Editor's note: Beginning this month, Cosmetics & Toiletries is pleased to present an entire series focused on preservation—from benchtop strategies for formulators (described here), to case studies in production and their resolution, starting on Page 42. Join us as we follow products as they move beyond the benchtop, in order to identify potential weak points in preservation.
Where, in a formula's lifecycle, is it most vulnerable to microbial contamination? And what can formulators do to ensure a robust system that stands up to the challenge? These questions and others were posed to Steve Schnittger (SS), Ph.D., vice president of microbiology and fermentation in R&D at The Estée Lauder Companies, in the following interview.
This kicks off our special focus on preservation with a view from the bench—leading to a comprehensive series of challenges encountered during full production (see Page 42 for Part I in this series).
C&T: What are some of the key points during a cosmetic product’s life cycle where it is most vulnerable to microbial contamination?
SS: All cosmetic products that contain water have a potential risk of contamination if GMPs are not properly followed. So anywhere during that product's life cycle, from manufacturing to filling to use by the consumer, there's always a concern around potential contamination.
It all starts with the raw materials. If the raw materials are properly controlled during the incoming process of storage and handling, and the water system used during manufacturing is properly validated, then there is a high degree of confidence that the risk of contamination for this part of the process is minimal.
Secondly, if a company is following the proper cGMPs during both the manufacturing process and filling operation, then the risk is again reduced because hopefully they have validated their overall processes to reduce the potential of an external contaminant being introduced into the process flow.
It’s only when people aren't doing their due diligence that problems arise. More often than not, what you see in many of the FDA recalls is based on the presence of waterborne organisms. If the quality of the water that they use for manufacturing is not properly filtered or sterilized, or if standing water is left to accumulate anywhere in the process, that's where the problems begin. So if that first step in the process of influent water and sanitization is not under control, from there, major problems could occur.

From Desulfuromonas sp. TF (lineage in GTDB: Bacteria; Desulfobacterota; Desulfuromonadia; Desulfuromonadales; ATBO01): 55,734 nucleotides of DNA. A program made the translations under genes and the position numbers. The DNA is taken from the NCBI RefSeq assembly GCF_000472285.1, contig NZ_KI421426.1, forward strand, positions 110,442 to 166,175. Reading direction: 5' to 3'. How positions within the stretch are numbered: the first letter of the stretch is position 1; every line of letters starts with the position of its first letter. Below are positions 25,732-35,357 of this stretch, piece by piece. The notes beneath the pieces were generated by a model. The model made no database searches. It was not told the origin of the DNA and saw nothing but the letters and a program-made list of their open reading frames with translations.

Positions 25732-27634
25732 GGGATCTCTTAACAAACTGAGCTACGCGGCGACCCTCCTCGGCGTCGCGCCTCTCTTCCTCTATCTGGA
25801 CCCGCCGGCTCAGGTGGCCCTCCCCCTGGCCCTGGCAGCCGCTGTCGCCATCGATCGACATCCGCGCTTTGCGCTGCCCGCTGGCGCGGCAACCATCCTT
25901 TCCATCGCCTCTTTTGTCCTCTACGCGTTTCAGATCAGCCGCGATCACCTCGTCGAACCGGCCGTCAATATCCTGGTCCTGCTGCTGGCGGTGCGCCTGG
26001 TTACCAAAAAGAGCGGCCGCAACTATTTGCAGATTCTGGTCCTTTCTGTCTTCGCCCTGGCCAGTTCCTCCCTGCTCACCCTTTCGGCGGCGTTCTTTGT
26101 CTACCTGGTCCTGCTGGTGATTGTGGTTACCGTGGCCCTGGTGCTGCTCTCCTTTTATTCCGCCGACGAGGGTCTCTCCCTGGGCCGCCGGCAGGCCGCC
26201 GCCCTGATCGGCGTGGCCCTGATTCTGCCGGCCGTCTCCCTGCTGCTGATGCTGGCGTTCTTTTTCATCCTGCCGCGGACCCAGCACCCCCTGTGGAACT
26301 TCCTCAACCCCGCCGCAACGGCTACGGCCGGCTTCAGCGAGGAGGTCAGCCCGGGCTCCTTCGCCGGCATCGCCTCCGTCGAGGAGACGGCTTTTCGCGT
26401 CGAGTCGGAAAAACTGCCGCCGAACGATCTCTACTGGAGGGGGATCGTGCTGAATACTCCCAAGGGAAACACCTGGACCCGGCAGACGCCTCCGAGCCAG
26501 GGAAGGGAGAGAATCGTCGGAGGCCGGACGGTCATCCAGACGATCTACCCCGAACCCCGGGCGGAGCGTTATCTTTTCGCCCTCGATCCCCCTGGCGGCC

C&T: What about powdered or nonaqueous products?
SS: For anhydrous products, the risk is not as great. Even in a powder product where a water-based ingredient might be in there, there's normally not enough water to support growth. You must continue to test and preserve but the potential for survival and growth is significantly reduced.
As with aqueous products, adherence to cGMP procedures is a must. You do see reports where products are tested right off the shelf but usually the numbers of organisms found are very low as compared to an aqueous based product. For anhydrous products, contamination is basically in a static state. So for the most part, again, if the raw materials meet specification and GMP procedures are followed, then the manufacturing of anhydrous and powder products would not be at a high risk for contamination.
C&T: What can product developers do to prevent contamination?
SS: Water is the main concern, and water-based ingredients—and ... many of the active ingredients that we use in our formulations, are water-based. So again, they have to be properly preserved and follow the proper controls for storage and handling. So yes, for a formulator, there is that same risk when developing a product as there is when a product is being transferred to manufacturing for production. The same rules and procedures apply.